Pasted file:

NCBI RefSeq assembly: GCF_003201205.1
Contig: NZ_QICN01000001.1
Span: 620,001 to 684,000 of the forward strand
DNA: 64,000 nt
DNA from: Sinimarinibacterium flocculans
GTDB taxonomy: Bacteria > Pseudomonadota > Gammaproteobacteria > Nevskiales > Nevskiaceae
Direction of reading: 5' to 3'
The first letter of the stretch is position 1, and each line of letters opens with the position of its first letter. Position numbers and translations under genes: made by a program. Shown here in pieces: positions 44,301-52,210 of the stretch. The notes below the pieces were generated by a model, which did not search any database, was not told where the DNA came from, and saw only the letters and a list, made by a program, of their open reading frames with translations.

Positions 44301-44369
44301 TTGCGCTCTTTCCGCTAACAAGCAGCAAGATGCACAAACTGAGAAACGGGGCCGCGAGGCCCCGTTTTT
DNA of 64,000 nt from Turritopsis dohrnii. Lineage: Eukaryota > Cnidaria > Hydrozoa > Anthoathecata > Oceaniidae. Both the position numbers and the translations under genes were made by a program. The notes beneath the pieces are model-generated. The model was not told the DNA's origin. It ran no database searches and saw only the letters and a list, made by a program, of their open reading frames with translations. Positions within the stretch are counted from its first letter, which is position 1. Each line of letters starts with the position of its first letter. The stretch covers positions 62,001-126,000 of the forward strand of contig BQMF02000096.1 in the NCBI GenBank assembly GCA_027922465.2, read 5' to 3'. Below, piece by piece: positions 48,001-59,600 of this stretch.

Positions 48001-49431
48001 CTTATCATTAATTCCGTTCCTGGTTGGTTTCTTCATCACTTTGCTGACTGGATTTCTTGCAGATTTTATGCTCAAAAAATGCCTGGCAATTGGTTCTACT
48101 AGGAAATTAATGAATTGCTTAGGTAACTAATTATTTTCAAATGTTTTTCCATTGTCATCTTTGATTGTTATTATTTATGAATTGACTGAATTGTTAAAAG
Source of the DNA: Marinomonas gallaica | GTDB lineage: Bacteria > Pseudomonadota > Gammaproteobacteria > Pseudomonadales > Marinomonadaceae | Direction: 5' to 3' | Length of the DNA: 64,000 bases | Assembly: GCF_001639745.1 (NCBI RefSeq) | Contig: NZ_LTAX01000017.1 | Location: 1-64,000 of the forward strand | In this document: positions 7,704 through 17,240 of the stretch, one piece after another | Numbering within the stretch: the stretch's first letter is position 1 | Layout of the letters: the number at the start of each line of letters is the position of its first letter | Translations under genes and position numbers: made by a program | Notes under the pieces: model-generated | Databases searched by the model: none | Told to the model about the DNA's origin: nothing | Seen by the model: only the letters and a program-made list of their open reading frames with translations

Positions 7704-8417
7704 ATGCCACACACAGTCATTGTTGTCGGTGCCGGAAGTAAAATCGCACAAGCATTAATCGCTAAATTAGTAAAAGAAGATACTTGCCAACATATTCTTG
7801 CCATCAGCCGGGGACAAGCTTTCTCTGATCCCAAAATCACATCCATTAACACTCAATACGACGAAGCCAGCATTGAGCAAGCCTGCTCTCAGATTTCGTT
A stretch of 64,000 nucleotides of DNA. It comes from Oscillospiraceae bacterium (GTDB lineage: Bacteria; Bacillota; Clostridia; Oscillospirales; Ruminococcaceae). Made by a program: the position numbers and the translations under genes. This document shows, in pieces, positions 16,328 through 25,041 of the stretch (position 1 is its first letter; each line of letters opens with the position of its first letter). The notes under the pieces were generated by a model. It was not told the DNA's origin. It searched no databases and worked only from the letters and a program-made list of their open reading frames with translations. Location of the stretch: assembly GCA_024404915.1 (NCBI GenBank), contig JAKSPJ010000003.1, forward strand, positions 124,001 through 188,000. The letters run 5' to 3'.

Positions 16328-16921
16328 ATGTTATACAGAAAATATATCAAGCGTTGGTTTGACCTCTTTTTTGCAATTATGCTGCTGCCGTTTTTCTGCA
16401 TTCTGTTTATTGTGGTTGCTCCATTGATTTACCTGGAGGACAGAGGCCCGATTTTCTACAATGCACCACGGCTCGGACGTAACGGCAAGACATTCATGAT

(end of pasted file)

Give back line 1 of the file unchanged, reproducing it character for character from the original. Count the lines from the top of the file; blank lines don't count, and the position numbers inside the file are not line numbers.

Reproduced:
NCBI RefSeq assembly: GCF_003201205.1